The National Association of Realtors (NAR) added sexual orientation to its equal opportunity policy at its recent annual governance meeting.
The Board of Directors passed the measure unanimously, according to Realty Times.
The organization’s Code of Ethics generally has reflected the Fair Housing Act, saying that its members “shall not deny equal professional services to any person for reasons of race, color, religion, sex, handicap, familial status, or national origin.”
The Fair Housing Act also outlaws discrimination based on age. In addition, a number of cities and states already outlaw discrimination on the basis of sexual orientation–for example, the District of Columbia and New York State, which added that category to the Human Rights Law in 2002.
But in those states that don’t forbid discrimination against gays, lesbians and transgendered individuals, there is no requirement for real estate agents and brokers who are not members of the National Association of Realtors to treat everyone equally regardless of their characteristics.
Founded in 1908, NAR claims on one of its Web sites “more than 1 million” members and on another, 1.2 million. I vaguely recall reading a while ago that membership during the bursting of the bubble had slipped below 1 million. No matter.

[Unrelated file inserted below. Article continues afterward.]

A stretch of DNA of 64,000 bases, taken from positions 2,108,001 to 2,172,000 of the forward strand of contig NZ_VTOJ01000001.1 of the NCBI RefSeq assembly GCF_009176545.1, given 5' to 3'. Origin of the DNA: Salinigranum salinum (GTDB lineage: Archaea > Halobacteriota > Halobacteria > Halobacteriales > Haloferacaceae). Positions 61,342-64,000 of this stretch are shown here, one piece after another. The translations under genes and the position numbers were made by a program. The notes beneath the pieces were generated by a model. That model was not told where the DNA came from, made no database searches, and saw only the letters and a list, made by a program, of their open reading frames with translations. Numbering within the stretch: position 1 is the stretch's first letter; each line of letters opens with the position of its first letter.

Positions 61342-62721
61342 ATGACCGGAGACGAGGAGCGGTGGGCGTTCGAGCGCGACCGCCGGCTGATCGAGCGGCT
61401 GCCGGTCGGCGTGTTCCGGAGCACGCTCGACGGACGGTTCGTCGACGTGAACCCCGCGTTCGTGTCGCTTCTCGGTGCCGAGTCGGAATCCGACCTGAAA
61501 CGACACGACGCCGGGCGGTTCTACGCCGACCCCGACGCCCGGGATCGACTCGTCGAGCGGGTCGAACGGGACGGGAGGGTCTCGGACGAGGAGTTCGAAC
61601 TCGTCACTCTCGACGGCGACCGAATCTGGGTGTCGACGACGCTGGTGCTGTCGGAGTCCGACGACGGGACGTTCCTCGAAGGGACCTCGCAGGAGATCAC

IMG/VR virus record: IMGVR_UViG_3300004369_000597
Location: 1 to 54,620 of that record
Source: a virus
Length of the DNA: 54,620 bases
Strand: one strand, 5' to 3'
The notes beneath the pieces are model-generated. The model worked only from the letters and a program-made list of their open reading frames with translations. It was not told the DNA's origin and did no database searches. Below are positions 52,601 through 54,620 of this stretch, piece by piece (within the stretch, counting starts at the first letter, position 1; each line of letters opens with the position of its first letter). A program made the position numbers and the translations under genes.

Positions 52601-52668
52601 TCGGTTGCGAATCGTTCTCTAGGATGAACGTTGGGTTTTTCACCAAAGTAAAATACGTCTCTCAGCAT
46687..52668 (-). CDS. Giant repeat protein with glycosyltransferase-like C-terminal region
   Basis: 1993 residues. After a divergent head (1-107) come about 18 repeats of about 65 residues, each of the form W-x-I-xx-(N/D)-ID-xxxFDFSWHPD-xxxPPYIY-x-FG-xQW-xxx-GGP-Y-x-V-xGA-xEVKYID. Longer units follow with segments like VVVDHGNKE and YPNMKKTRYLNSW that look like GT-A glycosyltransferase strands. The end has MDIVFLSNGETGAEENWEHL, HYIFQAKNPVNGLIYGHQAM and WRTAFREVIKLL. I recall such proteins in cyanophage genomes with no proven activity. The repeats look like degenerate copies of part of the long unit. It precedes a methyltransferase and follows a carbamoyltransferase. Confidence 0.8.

The fact is that the number of individuals selling real estate without having joined the organization is huge.
I was a member when I had a real estate business in the Washington, D.C. region, where realtors compose an overwhelming majority. (The organization insists on capitals plus a trademark, and I enjoy flouting that arrogant stricture.) Because of NAR’s rigorously enforced Code of Ethics and Standards of Practice, I always thought, and continue to think, that membership is a very good thing.
Violations are punished with more than a slap on the wrist. Indeed, it can be a slap on the face and an attack on the bank account. Unfortunately, I don’t recall precise penalties and couldn’t locate them on an unprotected part of the NAR’s Web site.
To me, it is a shame bordering on travesty that virtually all real estate practitioners in New York City look down their noses at NAR membership and that none of the major brokerages require their personnel to be members.
We are left with a code issued by the Real Estate Board of New York (REBNY), which makes laughable the concept of enforcing ethical behavior.
I am certain that I would have fewer transgressions to chronicle here if NAR membership became mandatory. What is right is right, and no one should be allowed to get away with wrongdoing.
Licensed Associate Real Estate Broker
Senior Vice President
Charles Rutenberg Realty
127 E. 56th Street
New York, NY 10022
Have you ever compared REBNY’s Code of Ethics to NAR’s Code of Ethics which is copyrighted? Please do, and then you can decide for yourself whether or not REBNY’s adoption of the NAR’s Code is ethical.
Actually, I haven’t made that comparison. Interesting question, though. One reason that I haven’t looked at both together is that I’m unaware of brokers in the Big Apple paying any attention to its provisions–whatever they are.